Ladakh is way more beautiful than I ever imagined. While tourism increased in the last few years because 3 Idiots (hindi movie) featured this area, and the government is making strong investments in improving infrastructure, tourism is still low compared to other similar places I have been to both outside and inside of India.
We didn’t have the luxury to spend two weeks which is what one should spend here so my experiences serve more as a sample rather than a holistic journey. A 4 week Shimla - Ladakh - Srinagar trip has been added to the bucket list.
Final note: Because this area is surrounded by Pakistan on one side, and China on the other this is the most heavily militarized place I might have ever been too. Credit where it’s due - every military person i encountered was extremely friendly.
Sangam - Sangam means combination, or confluence. And at this point you see the confluence of the Indus River, and Zanskar river. Indus is blue in color, and Zanskar is muddy brown.
The Indus river is a 3,120 km (1,940 mi) river that rises in mountain springs in Western Tibet, flows northwest through Kashmir, before emptying into the Arabian Sea near the port city of Karachi, Pakistan. The Zanskar River is the first major tributary of the Indus River, equal or greater in volume than the main river. It flows entirely within Ladakh, India.
Pangong Tso - This lake is probably the most beautiful lake I might have ever seen. And i have seen many beautiful lakes in many parts of the world. The shades of blue change with sunlight, and my pictures don’t come close to capturing the beauty.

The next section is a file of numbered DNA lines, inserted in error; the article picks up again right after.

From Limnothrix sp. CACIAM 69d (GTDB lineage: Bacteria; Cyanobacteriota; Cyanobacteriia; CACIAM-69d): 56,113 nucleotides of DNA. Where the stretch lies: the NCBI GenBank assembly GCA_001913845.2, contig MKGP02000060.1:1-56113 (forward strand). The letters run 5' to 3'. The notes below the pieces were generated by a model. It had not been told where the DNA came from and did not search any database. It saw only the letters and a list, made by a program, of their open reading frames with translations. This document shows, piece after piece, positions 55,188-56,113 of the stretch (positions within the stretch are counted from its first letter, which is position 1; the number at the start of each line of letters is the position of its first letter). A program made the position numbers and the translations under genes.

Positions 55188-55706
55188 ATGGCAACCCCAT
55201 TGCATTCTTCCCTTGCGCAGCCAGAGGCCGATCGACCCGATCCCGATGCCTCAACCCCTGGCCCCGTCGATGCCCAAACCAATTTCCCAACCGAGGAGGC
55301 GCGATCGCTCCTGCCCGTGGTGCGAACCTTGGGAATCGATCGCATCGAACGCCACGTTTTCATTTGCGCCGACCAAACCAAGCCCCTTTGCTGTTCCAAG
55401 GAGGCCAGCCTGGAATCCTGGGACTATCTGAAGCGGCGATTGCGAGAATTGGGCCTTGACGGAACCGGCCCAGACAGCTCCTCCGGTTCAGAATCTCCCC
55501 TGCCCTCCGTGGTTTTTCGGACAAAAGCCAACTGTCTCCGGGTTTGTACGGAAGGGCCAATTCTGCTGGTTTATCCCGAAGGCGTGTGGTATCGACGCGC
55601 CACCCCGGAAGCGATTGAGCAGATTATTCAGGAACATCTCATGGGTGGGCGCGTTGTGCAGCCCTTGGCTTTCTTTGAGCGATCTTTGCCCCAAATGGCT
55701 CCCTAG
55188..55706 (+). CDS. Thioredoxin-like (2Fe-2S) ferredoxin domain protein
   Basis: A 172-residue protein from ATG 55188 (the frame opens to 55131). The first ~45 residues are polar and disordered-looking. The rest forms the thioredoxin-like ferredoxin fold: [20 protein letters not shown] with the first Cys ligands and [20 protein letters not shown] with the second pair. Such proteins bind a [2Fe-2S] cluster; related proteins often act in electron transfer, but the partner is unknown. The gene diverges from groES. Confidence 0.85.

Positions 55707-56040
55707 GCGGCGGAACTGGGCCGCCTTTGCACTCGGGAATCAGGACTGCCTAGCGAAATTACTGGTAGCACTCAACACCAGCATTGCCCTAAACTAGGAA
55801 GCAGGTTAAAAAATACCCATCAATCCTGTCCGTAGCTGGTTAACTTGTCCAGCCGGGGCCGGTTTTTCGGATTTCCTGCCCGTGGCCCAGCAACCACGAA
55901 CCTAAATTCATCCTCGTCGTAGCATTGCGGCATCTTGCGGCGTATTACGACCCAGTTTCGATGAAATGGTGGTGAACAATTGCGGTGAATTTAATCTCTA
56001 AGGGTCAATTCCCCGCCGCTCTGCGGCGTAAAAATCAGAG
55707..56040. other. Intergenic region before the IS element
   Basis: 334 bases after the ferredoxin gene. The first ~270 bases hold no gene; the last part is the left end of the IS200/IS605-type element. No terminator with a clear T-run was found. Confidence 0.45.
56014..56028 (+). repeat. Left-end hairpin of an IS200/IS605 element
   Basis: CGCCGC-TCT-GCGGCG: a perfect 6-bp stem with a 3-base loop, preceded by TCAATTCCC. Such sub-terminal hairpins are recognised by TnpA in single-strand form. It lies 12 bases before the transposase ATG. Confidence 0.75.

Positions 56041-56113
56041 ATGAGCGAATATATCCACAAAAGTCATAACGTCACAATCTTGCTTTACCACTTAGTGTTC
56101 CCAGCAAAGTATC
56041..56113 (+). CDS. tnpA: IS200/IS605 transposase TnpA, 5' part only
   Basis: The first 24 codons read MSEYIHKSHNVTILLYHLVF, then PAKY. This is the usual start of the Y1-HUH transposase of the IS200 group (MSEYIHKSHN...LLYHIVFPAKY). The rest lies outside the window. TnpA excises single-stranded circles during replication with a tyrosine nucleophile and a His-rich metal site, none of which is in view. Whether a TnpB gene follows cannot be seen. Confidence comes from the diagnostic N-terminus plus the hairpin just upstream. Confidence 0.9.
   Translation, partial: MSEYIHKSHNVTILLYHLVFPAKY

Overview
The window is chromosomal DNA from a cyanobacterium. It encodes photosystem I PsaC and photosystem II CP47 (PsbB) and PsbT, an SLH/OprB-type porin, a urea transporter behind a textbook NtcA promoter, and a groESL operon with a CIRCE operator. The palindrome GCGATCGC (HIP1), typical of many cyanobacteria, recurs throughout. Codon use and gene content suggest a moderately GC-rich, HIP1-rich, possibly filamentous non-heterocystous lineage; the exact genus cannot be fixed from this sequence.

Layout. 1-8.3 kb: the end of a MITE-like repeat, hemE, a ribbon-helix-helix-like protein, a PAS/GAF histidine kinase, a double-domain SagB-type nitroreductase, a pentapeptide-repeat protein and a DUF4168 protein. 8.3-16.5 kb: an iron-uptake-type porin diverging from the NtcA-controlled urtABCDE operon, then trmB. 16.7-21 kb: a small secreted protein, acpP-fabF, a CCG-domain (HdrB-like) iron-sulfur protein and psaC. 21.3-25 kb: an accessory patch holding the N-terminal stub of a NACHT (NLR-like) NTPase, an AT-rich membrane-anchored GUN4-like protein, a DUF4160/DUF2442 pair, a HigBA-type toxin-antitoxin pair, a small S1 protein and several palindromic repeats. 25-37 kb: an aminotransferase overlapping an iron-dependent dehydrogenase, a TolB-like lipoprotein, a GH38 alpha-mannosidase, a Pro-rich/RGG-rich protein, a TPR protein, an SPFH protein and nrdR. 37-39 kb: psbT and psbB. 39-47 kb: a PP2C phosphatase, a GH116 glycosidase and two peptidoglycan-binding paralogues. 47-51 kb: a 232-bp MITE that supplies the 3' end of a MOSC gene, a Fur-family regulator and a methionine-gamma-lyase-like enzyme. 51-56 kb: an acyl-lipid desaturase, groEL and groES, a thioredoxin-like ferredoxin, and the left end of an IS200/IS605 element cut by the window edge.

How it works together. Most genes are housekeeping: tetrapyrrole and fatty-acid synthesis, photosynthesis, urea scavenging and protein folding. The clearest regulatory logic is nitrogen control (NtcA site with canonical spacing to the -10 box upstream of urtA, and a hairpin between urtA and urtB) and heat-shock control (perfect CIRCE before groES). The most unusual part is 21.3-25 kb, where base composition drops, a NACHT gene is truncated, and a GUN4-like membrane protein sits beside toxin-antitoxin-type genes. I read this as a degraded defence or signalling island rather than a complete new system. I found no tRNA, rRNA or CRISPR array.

Pangong Tso or Pangong Lake is an endorheic lake (no outflow of water) spanning eastern Ladakh and West Tibet situated at an elevation of 4,225 m (13,862 ft). It is 134 km (83 mi) long, and 330 ft deep (100 m). Approximately 50% of the length of the overall lake lies within Tibet, and 50% in Ladakh, India. The lake is 5 km (3.1 mi) wide at its broadest point. During winter the lake freezes completely. It has a land-locked basin separated from the Indus River basin by a small elevated ridge, but is believed to have been part of the latter in prehistoric times.
Monasteries - There are countless monasteries in Ladakh. We only went to Shey Palace, Hemis, Likir Gumpa, and Thiksay. If you are short of time I’d consider prioritizing Thiksay. That said monasteries in other parts of India especially Sikkim felt better maintained, and grander.
Hall of Fame - This is a war memorial dedicated to the Indian Army given how much they have done to safeguard India, and specifically the Ladakh region from Pakistan and China. The museum has an amazing history of all the wars that have been fought in this region. I really enjoyed the light and sound show chronicling this history at night.
Leh - That leaves Leh… the capital city of Ladakh. It was our home base as we made day trips from here to see all the above sights. Leh is surrounded by mountains pretty much anywhere you see. I imagine this place must look white all around in the winter once the snow hits. We tried some local food and Thukpa was our family favorite!
Most of the sights in and around Leh are covered above so these photos are more to showcase the terrain.